Sunday, August 31 2014 3:28 PM EDT2014-08-31 19:28:29 GMT
Disturbing pictures of an injured kindergartner from Pascagoula have made a mother's call for action go viral online.More >>
Disturbing pictures of an injured kindergartner from Pascagoula have made a mother's call for action go viral online. Friends and family of a Pascagoula kindergarten student have created a Facebook page and GoFundMe.com account claiming the girl was attacked on the playground this week by another student.More >>
Charlotte Mecklenburg Schools (CMS) students took time out from hitting the books to come up with solutions. About 100 high school students participated in the 4th Engage Summit.
It took place at the Harvey B. Gantt Center. They discussed issues and topics students deal with everyday. One issue was race.
"We're able to open up the conversation around race," CMS Assoc. Supt. Deb Kaclik said. "To see how the students perceive it and impacting the environment in their schools."
The thought was if students learned to deal with students of different backgrounds, there would be no need to bully students.
"Develop that culture of cultural proficiency," Kaclik said. "We know it's a journey for everybody. We all have our biases. We really need to address it on a personal level - Not stop when we become aware, Not stop when we become engage to continue the conversation."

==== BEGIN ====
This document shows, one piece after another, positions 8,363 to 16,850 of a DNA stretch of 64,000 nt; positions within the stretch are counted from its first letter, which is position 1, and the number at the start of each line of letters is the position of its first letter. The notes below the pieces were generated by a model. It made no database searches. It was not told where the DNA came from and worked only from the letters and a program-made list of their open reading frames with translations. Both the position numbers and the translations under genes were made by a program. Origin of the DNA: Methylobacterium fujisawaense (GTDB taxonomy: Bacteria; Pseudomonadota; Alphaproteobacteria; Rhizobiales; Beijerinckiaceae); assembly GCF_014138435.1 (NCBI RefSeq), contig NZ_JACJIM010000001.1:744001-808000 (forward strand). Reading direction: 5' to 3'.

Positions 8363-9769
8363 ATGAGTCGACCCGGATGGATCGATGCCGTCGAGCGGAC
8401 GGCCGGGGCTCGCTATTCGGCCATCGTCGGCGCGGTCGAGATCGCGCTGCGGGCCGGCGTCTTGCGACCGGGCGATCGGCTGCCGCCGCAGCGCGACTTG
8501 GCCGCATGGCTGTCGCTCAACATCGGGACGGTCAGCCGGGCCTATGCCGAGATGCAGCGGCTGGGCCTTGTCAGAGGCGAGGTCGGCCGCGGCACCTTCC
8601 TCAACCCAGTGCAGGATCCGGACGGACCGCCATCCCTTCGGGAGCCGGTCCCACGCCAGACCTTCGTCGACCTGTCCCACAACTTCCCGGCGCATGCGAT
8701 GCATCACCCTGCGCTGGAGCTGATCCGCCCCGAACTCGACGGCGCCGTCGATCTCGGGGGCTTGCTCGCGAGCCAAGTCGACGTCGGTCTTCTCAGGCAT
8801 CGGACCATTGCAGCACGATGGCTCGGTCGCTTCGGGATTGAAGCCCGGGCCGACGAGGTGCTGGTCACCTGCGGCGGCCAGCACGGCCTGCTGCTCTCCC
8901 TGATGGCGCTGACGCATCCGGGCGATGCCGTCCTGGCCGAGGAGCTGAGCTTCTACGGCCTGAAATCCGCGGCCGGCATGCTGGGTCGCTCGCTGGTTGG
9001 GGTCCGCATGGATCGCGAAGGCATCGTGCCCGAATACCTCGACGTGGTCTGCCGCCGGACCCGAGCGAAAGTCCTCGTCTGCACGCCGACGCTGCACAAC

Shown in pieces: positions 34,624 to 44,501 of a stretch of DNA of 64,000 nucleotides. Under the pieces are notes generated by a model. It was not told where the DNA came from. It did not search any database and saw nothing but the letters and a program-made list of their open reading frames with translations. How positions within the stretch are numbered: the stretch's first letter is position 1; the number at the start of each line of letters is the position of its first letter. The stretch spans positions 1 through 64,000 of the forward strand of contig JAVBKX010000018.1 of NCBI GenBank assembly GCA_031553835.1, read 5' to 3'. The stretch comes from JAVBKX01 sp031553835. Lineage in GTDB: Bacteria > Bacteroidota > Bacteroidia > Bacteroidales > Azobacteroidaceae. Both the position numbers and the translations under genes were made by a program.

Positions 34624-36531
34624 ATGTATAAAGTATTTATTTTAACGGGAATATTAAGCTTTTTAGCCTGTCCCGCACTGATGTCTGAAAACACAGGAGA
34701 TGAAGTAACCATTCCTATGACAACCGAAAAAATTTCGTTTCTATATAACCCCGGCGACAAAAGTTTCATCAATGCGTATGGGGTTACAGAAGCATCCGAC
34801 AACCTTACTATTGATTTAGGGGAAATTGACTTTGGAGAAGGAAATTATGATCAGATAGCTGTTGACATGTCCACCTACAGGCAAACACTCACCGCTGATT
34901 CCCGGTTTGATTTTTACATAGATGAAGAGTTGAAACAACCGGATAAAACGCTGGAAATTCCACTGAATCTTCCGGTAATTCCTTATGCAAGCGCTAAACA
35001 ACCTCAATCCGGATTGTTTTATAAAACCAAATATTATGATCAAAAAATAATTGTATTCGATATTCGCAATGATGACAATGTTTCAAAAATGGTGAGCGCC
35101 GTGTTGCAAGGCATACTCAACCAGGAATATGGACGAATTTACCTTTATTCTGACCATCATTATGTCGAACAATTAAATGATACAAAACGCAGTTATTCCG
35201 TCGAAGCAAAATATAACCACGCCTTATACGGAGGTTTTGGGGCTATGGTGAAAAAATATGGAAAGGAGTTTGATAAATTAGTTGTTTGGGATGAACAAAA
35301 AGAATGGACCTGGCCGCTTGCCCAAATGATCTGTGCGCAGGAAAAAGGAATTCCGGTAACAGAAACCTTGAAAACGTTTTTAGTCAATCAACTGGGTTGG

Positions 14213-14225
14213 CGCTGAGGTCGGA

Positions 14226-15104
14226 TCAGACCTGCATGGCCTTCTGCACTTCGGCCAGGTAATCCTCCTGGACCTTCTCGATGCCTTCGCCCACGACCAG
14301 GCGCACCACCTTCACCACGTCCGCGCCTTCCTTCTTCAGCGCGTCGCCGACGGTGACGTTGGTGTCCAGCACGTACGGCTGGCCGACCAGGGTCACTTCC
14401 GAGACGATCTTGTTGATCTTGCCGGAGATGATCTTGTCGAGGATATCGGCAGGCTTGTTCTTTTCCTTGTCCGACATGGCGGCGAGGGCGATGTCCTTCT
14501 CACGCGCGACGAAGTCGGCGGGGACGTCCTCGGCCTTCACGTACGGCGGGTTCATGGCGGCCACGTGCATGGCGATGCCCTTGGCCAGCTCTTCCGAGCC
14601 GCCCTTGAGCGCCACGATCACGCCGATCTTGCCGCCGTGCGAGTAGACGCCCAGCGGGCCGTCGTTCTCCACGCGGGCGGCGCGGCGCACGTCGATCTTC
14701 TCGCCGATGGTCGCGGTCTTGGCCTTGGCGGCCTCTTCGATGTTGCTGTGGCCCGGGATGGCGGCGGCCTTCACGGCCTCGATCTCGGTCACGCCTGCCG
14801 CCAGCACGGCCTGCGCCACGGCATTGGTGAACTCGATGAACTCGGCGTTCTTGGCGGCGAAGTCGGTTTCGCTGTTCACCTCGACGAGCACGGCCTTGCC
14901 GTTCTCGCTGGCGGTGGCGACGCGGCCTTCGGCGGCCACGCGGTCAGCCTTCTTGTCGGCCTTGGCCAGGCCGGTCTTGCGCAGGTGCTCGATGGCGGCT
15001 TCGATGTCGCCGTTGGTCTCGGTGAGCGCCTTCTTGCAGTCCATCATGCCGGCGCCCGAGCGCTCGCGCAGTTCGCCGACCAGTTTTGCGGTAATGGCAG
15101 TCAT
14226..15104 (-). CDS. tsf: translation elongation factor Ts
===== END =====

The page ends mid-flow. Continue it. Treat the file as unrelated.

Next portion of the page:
CMS and the US Attorney's Office teamed up for this Summit. They wanted to fight violence in the classrooms. Students split up into groups and discussed topics such as Bias, Exclusion and gave their thoughts about the new exhibit at the Gantt center.
The exhibit centers around a transmedia art project dealing with the African American Male perspective. Black males talk about the issues that are facing their gender and race.
Students learned a lot. They want bullying to end and for students to get along with each other.
"People who be hating on other people because they are more fortunate," CMS student Travon Morgan said. "And they just start hating - starting junk, and they start fighting - so that's already a distraction from your education."
Students are coming up with solutions to help make their schools better. Upper classmen at one school started a mentoring program to help 6th graders get used to the school and its culture.
Teachers are also tackling diversity to help end bullying. Teachers will discuss race in their classrooms. One teacher have started doing it and he claims it is making a difference.
"They don't say any sort of racial slurs," CMS English Teacher Juan Vazquez said. "They don't say different derogatory terms for anybody of sexuality or different classes or anything of that nature. I've noticed a great change with my students."